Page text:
After years of sitting at home and watching the New York Marathon, I decided to give it a try in 2003. Then last Sunday morning, as I watched the women start the 26-mile, 385-yard course through all five boroughs, my anxiety mounted as I stood surrounded by tens of thousands of runners, knowing I’d soon join them dashing across the Verrazano-Narrows Bridge that connects Staten Island to Brooklyn.
As I waited, I began jumping in place to diminish the jitters and reminisced about what it took to get me there.
A week before Thanksgiving 2002, I contacted the Road Runners Club, which organizes the marathon, and asked if they could give this out-of-condition beginner (who rarely ran since I was a kid, except to the mess hall at chow time in the Army) some advice about how to prepare for the 2003 event. They gave me the names of several trainers, including one who lived in my Brooklyn neighborhood. After playing telephone tag for a few days, we hooked up after Thanksgiving weekend.
The first thing Marcus — the trainer — told me was to radically change my diet and establish an exercise routine that would have to gradually intensify. For a nominal fee, he agreed to train me for three months. He said if I met his expectations and adhered to strict dietary rules, he’d work with me through the following summer to make sure I was prepared for the arduous task that few even dare to consider.
In our initial meeting he was curious why I wanted to do this at this stage in my life. I told him I didn’t really know because despite being moderately active in my youth and maintaining a random walking regimen the last few years, I wasn’t the athletic type — in mind or body. It was, rather, something about which I fantasized every fall.
At first the training and diet were almost unbearable, but I found the challenge and changes invigorating. If I accomplished this, I thought, maybe — just maybe — I could start the novel that I’ve aspired to write.
Two weeks into the regimen, my body felt different — aching, somewhat rejuvenated, but strange. Marcus encouraged me and said I was doing well. Those who saw me frequently — friends, co-workers — may have noticed a change, but they never said a word.
When the training period ended, Marcus never said a word and kept working with me. By then I’d managed to start running five miles a day, three times a week in nearby Marine Park. I still had a long way to go, but even this was remarkable for this part-time couch potato.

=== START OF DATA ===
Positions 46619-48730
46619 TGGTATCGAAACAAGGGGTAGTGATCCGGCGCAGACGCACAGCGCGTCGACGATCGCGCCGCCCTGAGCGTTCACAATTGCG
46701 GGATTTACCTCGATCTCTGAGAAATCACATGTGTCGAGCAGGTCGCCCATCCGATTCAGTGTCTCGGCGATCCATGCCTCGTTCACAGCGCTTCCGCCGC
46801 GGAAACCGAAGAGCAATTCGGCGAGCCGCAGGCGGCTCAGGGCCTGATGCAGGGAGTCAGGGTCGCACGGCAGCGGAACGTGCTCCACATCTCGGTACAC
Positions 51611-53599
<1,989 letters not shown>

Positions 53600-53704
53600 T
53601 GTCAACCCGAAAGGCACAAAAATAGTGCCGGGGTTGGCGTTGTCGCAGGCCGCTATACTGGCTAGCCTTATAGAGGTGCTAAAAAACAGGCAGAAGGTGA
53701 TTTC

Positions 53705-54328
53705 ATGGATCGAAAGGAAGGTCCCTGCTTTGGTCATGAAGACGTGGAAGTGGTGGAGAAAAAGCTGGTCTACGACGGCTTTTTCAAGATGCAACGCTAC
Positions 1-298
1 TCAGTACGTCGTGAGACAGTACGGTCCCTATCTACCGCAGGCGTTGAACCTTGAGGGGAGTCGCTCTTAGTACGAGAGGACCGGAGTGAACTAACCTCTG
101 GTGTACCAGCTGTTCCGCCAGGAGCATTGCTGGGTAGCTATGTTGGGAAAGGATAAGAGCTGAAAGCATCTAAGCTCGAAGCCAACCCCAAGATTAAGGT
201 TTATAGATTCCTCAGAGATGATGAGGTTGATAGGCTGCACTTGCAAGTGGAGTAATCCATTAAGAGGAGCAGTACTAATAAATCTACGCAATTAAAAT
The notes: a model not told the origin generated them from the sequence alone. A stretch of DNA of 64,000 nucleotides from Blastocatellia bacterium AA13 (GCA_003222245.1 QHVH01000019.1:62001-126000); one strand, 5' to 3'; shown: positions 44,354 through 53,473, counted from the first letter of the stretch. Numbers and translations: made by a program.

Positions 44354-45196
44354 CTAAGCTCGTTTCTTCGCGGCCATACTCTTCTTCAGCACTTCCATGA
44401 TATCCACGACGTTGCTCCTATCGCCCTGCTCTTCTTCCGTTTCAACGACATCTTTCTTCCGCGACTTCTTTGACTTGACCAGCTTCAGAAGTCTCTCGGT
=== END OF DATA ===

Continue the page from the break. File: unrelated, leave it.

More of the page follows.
When summer began, Marcus enrolled me in several mini-marathons around the city so I could experience an actual race atmosphere. I barely finished most of them, until mid-July, when I completed a 10-mile race in Eisenhower Park on Long Island. I finally gained the confidence that I could do this.
The man next to me interrupted my thoughts and asked if this was my first NYC marathon. I nodded and he said it was also his. He asked me if I wanted a marathon partner. I agreed. We exchanged names and shook hands.
As we reached Mile 4 in Brooklyn, a bunch of friends, from as far away as Baltimore and Albany, loudly cheered me on. I looked at them and waved then got my head back in the race.
By Mile 10, my running partner realized he couldn’t keep up and wished me luck.
More than six hours after I crossed the Verrazano, the Central Park finish line was in sight. Yet it still seemed miles away. Nevertheless, I was energized realizing I had the stamina to complete the 26-mile course. My legs were as heavy as anvils. My body was drenched in perspiration, partly due to the unseasonable weather. My body ached from head to toe. But my heart and mind were euphoric.
I got a last minute boost from friends, who managed to squeeze in a mile from the finish line; once again giving me thunderous, vocal support.
I glanced at them, smiled and raised my hands in Rocky-like triumph. As I crossed the finish line minutes later, I was a bit startled when I heard what sounded like an alarm After crossing the line, I collapsed on the concrete and closed my eyes, when I felt someone drape a foil blanket around me so my body heat didn’t dissipate too quickly.
I heard the alarm again and when I opened my eyes I realized I was in my bed in Brooklyn.
My marathon race had merely been an exhilarating fantasy.
Maybe next year? Nah, but, a guy can dream, can’t he?